India’s bias for lighter skin is no secret.
As highlighted by the many skin-lightening products marketed toward Indians, the fair-complexioned actors and actresses who dominate Bollywood films, and the numerous matrimonial requests that include “fair” skin as a requirement, in India, almost all facets of an individual’s life — from social status to marital prospects to even self-worth — are too often correlated to the color of skin, with light being positive and dark being negative.
For those living outside of India, who have little to no knowledge of the country’s history or true spiritual fabric, it could be very easy to attribute its prevailing colorism to some sort of religious oppression, especially when considering much of the persecution that has occurred in the world can be linked to some form of religious fanaticism.
The fallacy with this notion, however, is that Hinduism — the religion of the vast majority of Indians — does not support any sort of discrimination based on the color of skin.
While it’s true that in Hinduism light symbolizes wisdom and knowledge, with darkness symbolizing ignorance, this symbolism does not transfer to skin complexion. In fact, not only is fairer skin not always directly connected to beauty in ancient Indian texts, in many cases, darker skin is actually favored.
In the Mahabharata, a highly venerated epic describing the struggle between two groups of cousins (the Pandavas and the Kauravas) resulting in the great Kurukshetra war, many of the most notable figures actually have darker skin.
The Mahabharata more or less begins when Emperor Shantanu falls in love with Satyavati, the daughter of a fisherman. Known for both her beauty and dark skin, Shantanu was so attracted to her, he swiftly asked for her hand in marriage. Also referred to by the name Kali, which translates as black, or the dark one, Satyavati went on to become the great grandmother of the Pandavas and Kauravas.
Before meeting and marrying Shantanu, Satyavati had a son who became known as Sage Vyasa. Revered as one of Hinduism’s most wise and knowledgeable sages, and sometimes called Krishna Dwaipayana due to his dark complexion, Vyasa is acknowledged and worshipped today for being the one who ultimately compiled the Mahabharata.
Princess Draupadi, given in marriage to the Pandavas, and extolled as the embodiment of femininity, is well known for being the color of a blue lotus, and is even recognized as Shyama, or the dark-skinned beauty. While there are a variety of reasons the Kurukshetra war took place, one could argue Draupadi was at the center of one its major causes, as Duryodhana (the oldest brother and leader of the Kauravas), could never quite get over his jealousy of her choosing Arjuna over him, thus fueling the already existing enmity between the two groups of cousins.
The Srimad Bhagavatam, a Hindu sacred text detailing the various forms of Lord Vishnu, who is described as the God of Creation, further conveys what appears to be a Divine proclivity for darker hue.
Krishna, Rama, and Mohini, all bonafide avatars or manifestations of God according to the Bhagavatam, are depicted as having darker skin.
Mohini, a beautiful woman incarnation of Vishnu who appeared for the purpose of enchanting and distracting demons from obtaining nectar of immortality, is said to be the color of a newly grown blackish lotus, and the manifestation of the most sensually alluring form of a female.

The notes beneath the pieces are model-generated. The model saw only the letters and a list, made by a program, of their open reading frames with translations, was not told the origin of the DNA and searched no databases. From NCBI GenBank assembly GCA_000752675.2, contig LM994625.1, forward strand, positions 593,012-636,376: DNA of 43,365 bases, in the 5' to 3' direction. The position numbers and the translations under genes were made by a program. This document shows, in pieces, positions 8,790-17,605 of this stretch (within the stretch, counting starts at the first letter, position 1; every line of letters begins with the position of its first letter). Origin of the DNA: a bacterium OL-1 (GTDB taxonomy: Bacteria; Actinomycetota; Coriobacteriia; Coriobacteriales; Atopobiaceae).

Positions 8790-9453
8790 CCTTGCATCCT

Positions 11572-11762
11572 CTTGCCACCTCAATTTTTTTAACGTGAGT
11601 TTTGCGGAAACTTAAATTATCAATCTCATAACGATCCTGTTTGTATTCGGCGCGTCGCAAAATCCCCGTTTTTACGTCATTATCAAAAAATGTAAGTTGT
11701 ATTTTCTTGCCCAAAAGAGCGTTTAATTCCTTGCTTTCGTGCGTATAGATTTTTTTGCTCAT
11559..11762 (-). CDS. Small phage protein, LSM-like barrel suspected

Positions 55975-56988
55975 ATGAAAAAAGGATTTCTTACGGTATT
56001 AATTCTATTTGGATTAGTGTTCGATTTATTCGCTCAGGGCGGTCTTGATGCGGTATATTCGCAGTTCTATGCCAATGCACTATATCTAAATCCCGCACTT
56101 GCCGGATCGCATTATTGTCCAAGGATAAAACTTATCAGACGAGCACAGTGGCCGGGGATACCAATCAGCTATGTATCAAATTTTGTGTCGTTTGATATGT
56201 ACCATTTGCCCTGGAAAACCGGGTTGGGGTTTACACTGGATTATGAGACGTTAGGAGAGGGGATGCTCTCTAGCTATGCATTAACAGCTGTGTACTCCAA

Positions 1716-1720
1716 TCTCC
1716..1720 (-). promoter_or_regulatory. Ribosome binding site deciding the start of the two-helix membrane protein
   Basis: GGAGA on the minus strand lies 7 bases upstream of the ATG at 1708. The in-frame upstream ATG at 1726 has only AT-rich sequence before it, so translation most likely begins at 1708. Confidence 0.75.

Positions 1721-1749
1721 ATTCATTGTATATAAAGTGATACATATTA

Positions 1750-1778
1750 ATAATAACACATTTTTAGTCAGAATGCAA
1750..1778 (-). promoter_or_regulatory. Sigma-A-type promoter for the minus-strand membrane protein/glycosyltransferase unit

Lord Rama, considered the ideal handsome prince, has a complexion that is portrayed as dark brown or blue. And Krishna, known as one who is all-attractive, resembles the color of dark rain clouds.
Even Lord Shiva, one of the most widely worshipped deities in India and throughout the world, is known to have dark skin.
So why does India, a country in which the predominating faith has so many dark-skinned deities, hold such heavy preference for fairer hues?
In his paper “Changes of Skin Color Preferences in India: An Analysis from the Ancient to the Modern,” Pawan Deshpande begins by mentioning a few of the sociological influences many scholars attribute to India’s current partiality for lightness, which include the theorized Aryan migration, the Islamic conquest, and British colonialism.
While he doesn’t delve into the exact causes of the colorism phenomenon, as it can be quite a complex undertaking, Deshpande does show that it is not difficult to trace the “dramatic shift in the perception of skin color in Indian society through the examination of historical scriptures and art.” Though many of Hinduism’s most significant figures are originally described as being of a darker shade, India’s mainstream art and media eventually depicts them with far whiter skin, thereby encouraging the mentality of whiteness as being a precursor of beauty.
This is, however, a contradiction to Hinduism’s most cardinal principle that everyone is originally spirit, and should therefore be viewed as being part of the same divine family.
It’s obvious India’s white superiority complex is not a disease of religion but rather, a disease of colonization as well as human propensity to forget its true spiritual nature.
As the saying goes, variety is the spice of life. The aesthetic and symbolic qualities of color in Hinduism are actually meant to create an environment that helps keep a person spiritually enlivened and happy, and is never meant to act as a tool in dividing people.
All of the colors in the world add to life’s wonder, and it is absurd to think any one of them should ever be allowed to hold a monopoly over beauty.